The program mentioned an entertaining web site, Spurious Correlations, that you can find here. It's run by Tyler Vigen, a Harvard law student, and it makes the correlation/causation problem glaringly obvious. There is even a feature for finding your own spurious correlation.
|Number of people who died by becoming tangled in their bedsheets|
Total revenue generated by skiing facilities (US); Source: Spurious Correlations
How to tell if a correlation is spurious is no easy matter. If many things are woven together in nature, or society, they can change together because of some over-arching shared factor. But just because they are found together does not mean that in any practical sense they are causally related. Statistical significance of the correlation, meaning that it is unlikely to arise by chance, is a subjective judgment about what you count as 'unlikely.' After all, very unlikely events do occur!
Causation can be indirect and in a sense it is not always easy to understand just what it means for one thing to 'cause' another. If wealth leads to buying racy cars and racy cars are less safe, is it the driving or the car, or the wealth that 'causes' accidents? If AIDS can be a result of HIV infection, but you can get some symptoms of aids without HIV, or have HIV without the symptoms, does HIV cause AIDS? If the virus is indeed responsible, but only drug users or hookers get or transmit it, is the virus, the drug-use, or prostitution, or using prostitutes the 'cause'?
Another problem, besides just the way of thinking of causation, and the judgment about when a correlation is 'significant', relates to what you measure and how you search for shared patterns. If you look through enough randomly generated patterns, eventually you'll find ones that are similar, with absolutely no causal connection between them.
Looking at the examples on the above web site should be a sobering lesson in how to recognize bad, or overstated, or over-reported science. It won't by itself answer the question about how to determine when a correlation means causation. Nobody has really solved that one, if indeed it has any sort of single answer. And there are some curious things to think about.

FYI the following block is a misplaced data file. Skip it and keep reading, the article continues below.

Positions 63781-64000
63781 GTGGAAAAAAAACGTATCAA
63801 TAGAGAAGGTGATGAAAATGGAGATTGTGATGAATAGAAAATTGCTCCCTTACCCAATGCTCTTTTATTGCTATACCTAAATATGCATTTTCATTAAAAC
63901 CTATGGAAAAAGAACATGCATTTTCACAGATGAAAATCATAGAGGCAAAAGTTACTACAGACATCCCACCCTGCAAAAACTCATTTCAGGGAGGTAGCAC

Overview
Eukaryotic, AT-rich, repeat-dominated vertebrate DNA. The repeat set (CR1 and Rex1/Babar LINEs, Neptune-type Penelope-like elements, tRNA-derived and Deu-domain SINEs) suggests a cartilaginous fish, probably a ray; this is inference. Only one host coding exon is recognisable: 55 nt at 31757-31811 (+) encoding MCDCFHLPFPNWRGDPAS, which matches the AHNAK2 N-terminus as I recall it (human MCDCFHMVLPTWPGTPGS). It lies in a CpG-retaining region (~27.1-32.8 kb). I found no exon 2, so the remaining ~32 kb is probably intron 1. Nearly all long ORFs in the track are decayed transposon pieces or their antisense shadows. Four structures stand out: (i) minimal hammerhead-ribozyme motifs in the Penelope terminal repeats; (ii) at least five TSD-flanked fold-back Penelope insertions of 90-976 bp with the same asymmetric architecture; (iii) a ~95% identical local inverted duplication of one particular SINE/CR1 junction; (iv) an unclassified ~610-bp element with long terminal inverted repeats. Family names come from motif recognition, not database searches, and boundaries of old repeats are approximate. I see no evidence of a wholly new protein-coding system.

Just what is causation?
In a purely Newtonian, deterministic universe, in a sense everything is causally connected to everything else, and was determined by the Big Bang. For example, with universal gravity everything literally affects everything else and through a totally deterministic causal process.
In that sense nothing at all is truly probabilistic. But quantum mechanics and various related principles of physical science hold that some things may really be truly probabilisitic rather than deterministic. If that is right, then the idea of a 'cause' becomes rather unclear. How can some outcome truly occur only with some probability? It verges on an effect without an actual cause. For example, if the probability of something happening is, say, 15%, what establishes that value--what causes it? A systematic or random process with a truly random cause, that is not just our inability to measure it precisely, in a sense redefines the very notion of cause. Such things, some of them seemingly true of the quantum world, really do violate common sense. So the whole idea of correlation vs causation takes on many different, subtle colors.